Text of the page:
Other factors related with mixed arrest are listed in Table 3.

d. Premature Ovarian Failure (POF)/Premature Ovarian Insufficiency (POI)

The spectrum of OMAS frequently manifested in IVF cycles of women with POI(183). POI is characterized by oligo/amenorrea and high serum gonadotropin levels, POI affects 1-3% of women before the age of 40(183). POI is a heterogenous disorder both phenotypically and genetically(184). Novel candidate genes were reported in POI(185,186). More than one genetic variation was reported in one woman with POI(187).

Menstrual Dynamics in women with POI is abnormal and there is a failure of development of regular follicular waves in POI cases(188). Both follicle recruitment and follicular apoptosis frequencies are diminished in POI. Oocyte collected in POI may range from EFS, dysmorphic/degenerated oocytes to MII oocytes which can be normaly functioning (ongoing study).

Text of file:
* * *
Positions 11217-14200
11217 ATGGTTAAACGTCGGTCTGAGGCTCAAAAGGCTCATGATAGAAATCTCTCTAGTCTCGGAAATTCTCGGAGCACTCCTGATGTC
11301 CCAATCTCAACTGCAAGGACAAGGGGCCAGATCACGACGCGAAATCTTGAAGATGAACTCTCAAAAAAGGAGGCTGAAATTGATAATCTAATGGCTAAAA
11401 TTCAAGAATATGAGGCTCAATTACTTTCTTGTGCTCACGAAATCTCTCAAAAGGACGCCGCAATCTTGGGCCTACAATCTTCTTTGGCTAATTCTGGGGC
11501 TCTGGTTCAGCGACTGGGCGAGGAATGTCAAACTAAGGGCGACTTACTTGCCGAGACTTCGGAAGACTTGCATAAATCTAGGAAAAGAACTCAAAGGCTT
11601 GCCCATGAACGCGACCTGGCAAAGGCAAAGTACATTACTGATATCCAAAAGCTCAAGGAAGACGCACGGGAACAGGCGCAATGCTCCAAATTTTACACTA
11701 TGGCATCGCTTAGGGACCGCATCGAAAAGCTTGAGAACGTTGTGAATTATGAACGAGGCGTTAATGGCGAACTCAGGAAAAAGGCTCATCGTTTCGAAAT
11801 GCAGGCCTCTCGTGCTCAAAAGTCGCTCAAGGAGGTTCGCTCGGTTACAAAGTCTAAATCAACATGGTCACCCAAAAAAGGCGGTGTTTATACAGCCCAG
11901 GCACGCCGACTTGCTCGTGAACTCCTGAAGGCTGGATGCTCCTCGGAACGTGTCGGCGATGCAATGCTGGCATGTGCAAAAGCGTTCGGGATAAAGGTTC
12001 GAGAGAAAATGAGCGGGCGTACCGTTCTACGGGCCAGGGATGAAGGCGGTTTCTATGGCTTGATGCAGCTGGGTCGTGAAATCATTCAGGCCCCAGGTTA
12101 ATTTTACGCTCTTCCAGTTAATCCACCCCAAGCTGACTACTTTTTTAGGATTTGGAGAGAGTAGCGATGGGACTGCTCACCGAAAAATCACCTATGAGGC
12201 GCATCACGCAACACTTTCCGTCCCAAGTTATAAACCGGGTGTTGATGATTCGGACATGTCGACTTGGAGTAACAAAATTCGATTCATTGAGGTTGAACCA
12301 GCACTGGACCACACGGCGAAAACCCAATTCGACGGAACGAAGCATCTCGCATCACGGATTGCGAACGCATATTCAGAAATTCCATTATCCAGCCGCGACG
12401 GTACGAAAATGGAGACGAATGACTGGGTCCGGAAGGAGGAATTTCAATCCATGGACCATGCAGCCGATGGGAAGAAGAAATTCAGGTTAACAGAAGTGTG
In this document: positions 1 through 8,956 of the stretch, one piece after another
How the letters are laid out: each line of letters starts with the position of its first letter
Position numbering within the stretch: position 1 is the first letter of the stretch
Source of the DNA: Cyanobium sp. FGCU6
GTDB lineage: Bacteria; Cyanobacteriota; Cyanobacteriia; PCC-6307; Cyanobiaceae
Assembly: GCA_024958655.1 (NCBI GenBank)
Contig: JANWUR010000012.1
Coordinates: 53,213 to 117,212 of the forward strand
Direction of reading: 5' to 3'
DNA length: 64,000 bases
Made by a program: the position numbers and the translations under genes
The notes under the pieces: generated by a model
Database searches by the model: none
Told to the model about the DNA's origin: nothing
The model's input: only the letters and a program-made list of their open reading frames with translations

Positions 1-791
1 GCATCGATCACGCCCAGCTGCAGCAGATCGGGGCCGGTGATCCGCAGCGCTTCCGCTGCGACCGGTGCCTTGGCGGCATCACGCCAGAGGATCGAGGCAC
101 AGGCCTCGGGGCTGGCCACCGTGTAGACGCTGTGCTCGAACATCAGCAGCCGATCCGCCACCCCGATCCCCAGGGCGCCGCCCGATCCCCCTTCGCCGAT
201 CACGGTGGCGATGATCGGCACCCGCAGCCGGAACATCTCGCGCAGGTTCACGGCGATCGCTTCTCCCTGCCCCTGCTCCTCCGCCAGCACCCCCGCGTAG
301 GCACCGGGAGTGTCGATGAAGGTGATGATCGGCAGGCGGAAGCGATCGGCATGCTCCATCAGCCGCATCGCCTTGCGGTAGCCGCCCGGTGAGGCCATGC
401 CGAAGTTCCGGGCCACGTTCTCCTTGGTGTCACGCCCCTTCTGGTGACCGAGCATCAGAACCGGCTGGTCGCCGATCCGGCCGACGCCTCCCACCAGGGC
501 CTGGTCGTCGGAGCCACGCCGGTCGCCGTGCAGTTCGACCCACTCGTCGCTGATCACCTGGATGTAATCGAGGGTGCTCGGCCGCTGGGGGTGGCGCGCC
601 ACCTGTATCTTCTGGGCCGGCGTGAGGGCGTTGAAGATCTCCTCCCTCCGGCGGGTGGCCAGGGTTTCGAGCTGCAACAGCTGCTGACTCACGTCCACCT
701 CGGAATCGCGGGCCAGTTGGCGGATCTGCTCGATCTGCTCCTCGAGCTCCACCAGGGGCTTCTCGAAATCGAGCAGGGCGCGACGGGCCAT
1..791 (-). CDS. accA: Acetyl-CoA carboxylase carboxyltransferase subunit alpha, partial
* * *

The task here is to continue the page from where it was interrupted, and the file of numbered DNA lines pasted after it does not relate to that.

Other factors related with POI are listed in Table 3.

e. Resistant ovary syndrome (ROS)

ROS is a rare entity where there is ovarian resistance to both endogenous or exogenous gonadotropins, elevated FSH and LH are observed, although AMH levels and antral follicle counts are in the normal range(70).

Persistent immature oocytes are often obtained in cases with ROS. Thus ROS is evaluated as part of the OMAS spectrum. The etiology of this condition is uncertain but immunological and genetic factors(70) may have role in occurence.FSHR mutations play role in the pathogenesis of ROS.Heterozygous mutation of FSHR: c.182T>A (p.Ile61Asn) and c.2062C>A (p.Pro688Thr) was found pathogenic for ROS in the siblings of a chinese family(189). IVM is the selected mode of treatment to overcome this clinical entity. Livebirths of babies from IVM of ROS was reported(190,191,192).

f. Unclassified

f.1. Empty Zona-GV Arrest

f.2. GV-MII Arrest

f.3. MI and MII Arrest